…Miss Gladys Aylward is guest speaker at SFMF next Wednesday evening at 7:15 in Pierce Chapel. Her [biography] has been published by Reader’s Digest in condensed form and also served as the basis for the film Inn of the Sixth Happiness. In 1930 with less than eight dollars in her pocket, Miss Aylward traveled across what was then “impossible” Siberia to northwest China to begin missionary work. When war broke out with Japan her loyalty to Nationalist China caused her to spy on the invaders. As a result of this she was ruthlessly beaten, and then as a fugitive without food or money, led 100 homeless children across the mountains to safety. Illness forced Miss Aylward to return to England after more than 20 years of service, but she has returned to Formosa for more work among the nationalists.
Later commenting on her tour and its effect on her audiences, Aylward said, “There is much to do [in China] and I still have no one to help me except my own children. What I would do without them I do not know. I often wonder where all the young people who go through Bible colleges go to, for they do not come here.”
During an era that produced such extraordinary missionaries as Amy Carmichael and Jim Elliot, Gladys Aylward, however short in statue, surely stands tall among the the most dedicated and bold ambassadors for Christ.
Students and visitors using the Wheaton College gymnasium (now called Adams Hall) in the early nineteenth century were required to sign a card with the following stipulations:
1) The Gymnasium is for the benefit of students of Wheaton College and others.
2) It will be open from 8 a.m. to 5:30 p.m. of each school day in the Fall, Winter and Spring terms, and at such other times as may be arranged.
3) The fee for students will be $1.00 per term: for non students, $2.00 per term. If paid for the year in advance, for students, $2.50: for non students, $5.00.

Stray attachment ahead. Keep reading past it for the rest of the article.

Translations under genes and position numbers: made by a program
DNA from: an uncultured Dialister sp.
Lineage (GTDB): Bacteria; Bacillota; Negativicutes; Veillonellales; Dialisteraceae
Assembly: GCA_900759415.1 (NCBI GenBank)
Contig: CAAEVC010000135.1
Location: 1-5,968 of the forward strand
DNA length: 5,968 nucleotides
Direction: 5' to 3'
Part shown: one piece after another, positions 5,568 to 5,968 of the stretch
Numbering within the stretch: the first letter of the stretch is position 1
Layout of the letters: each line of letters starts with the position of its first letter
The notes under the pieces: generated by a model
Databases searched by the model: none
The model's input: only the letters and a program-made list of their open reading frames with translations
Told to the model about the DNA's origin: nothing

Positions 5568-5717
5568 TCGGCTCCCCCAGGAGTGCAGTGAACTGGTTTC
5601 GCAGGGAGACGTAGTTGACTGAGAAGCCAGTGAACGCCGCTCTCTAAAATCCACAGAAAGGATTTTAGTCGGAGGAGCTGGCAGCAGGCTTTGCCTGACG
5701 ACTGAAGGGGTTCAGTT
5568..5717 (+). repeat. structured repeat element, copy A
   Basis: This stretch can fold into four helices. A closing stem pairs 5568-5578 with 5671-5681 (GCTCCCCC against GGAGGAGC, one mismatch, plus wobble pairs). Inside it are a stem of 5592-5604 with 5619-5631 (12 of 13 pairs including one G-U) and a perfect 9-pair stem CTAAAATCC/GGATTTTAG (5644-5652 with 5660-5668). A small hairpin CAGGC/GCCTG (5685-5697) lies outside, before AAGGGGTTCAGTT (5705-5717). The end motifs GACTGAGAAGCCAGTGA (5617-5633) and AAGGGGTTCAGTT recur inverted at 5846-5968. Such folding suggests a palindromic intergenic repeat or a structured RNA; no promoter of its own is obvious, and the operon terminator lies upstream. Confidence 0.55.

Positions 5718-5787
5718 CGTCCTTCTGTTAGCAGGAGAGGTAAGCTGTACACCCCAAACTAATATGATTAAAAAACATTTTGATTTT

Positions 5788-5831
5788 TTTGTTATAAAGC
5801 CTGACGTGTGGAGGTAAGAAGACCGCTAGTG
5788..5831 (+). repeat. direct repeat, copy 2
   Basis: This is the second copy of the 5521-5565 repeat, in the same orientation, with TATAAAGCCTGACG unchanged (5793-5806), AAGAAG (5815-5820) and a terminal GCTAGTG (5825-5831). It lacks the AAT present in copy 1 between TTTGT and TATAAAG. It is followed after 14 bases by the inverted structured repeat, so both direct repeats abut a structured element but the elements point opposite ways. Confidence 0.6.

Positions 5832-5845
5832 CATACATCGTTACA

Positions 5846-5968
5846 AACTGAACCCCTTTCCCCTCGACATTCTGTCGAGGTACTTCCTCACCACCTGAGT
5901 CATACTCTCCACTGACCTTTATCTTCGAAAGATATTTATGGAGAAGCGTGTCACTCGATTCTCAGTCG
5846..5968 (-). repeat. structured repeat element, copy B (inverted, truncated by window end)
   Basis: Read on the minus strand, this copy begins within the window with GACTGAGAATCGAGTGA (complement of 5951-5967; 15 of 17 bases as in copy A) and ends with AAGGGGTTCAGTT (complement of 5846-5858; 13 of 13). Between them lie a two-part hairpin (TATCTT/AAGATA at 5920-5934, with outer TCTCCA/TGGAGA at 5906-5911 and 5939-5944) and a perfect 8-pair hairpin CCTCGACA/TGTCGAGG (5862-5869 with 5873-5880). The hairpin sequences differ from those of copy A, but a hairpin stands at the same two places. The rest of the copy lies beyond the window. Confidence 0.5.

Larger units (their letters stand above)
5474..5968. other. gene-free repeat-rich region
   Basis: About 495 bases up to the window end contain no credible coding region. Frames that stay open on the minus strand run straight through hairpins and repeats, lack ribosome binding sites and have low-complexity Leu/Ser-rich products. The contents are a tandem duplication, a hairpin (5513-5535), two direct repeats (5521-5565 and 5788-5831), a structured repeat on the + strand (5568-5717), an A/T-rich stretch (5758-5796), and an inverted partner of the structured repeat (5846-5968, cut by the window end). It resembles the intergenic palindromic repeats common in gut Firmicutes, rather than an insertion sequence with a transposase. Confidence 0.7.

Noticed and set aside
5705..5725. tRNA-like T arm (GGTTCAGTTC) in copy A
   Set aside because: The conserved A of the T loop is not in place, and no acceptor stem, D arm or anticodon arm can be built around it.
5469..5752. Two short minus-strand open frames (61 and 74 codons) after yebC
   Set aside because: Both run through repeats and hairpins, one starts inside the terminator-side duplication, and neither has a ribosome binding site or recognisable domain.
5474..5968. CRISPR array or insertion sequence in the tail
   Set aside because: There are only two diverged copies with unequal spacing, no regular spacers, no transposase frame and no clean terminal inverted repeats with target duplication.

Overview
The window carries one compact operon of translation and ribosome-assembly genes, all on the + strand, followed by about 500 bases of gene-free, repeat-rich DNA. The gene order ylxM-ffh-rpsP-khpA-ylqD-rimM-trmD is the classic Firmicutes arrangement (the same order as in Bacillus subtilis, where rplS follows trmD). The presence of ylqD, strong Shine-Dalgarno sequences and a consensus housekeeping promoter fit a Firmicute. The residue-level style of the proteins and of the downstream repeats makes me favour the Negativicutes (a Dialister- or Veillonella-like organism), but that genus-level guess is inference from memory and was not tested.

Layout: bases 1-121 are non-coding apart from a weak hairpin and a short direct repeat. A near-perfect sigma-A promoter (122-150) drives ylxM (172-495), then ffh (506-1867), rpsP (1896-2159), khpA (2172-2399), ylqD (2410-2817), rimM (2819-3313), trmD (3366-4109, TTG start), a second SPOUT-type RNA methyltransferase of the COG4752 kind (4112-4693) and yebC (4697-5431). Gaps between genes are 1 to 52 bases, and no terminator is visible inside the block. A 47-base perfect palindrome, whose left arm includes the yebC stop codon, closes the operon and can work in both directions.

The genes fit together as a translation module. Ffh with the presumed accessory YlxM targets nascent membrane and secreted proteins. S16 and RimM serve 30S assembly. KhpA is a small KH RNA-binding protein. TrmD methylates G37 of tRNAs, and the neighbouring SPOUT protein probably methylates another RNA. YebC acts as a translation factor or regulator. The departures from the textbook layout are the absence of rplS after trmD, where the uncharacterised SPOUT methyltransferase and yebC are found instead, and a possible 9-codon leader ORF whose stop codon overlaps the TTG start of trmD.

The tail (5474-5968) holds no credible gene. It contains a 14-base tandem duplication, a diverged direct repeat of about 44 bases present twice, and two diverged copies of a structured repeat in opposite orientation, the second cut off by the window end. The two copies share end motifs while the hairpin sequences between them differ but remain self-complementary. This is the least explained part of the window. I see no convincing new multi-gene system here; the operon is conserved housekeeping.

4) Baths will be accessible during the hours when the Gymnasium is open. Members using them will furnish their own soap and towels.
5) The dress will be, for men, dark blue sweater with orange W on breast; grey trousers, black Gymnasium shoes and belt: for women, dark blue blouse waist and Turkish trousers trimmed in orange; black stockings and shoes. The suit must be used when in class work.
6) No persons will be allowed to practice except as assigned by the Director, and perfect order must be maintained in the building. Tobacco may not be used in buildings or on College grounds.
An advertisement for power tools might feature burly men in a noisy workshop. An ad for luxurious perfume might feature sultry film actresses or pop divas posing in exotic locales. But what if the product is an annuity contract? Naturally, the advertisement will display a kindly-visaged matron in her rocking chair, serenely contemplating her sunset days.
The following ads, placed by Wheaton College in Moody Magazine throughout the 1950s, unashamedly brandish the heartwarming images of genteel elderly women, wondering exactly where they might securely, Christ-honoringly allocate their monies.
If these precious, irresistible old dears can trust Wheaton College with their funds, surely you can too!
HoneyRock in Three Lakes, WI, has long served Wheaton College as both a recreational getaway for staff and faculty as well as an educational facility for students. Lesser known in the annals of history is Camp Wecolldac (Wheaton College day camp), which operated from the early 1950s to the early 1970s. Whereas HoneyRock accommodates visitors in furnished cabins and other comfortable facilities, Wecolldac’s activities, designed for much younger adventurers, mostly occurred during daylight hours, with an occasional overnight stay at a forest preserve. Bob Dresser, Classroom Technology Support and former Wecolldac attendee, fondly recalls his participation in the the program from 1961-63: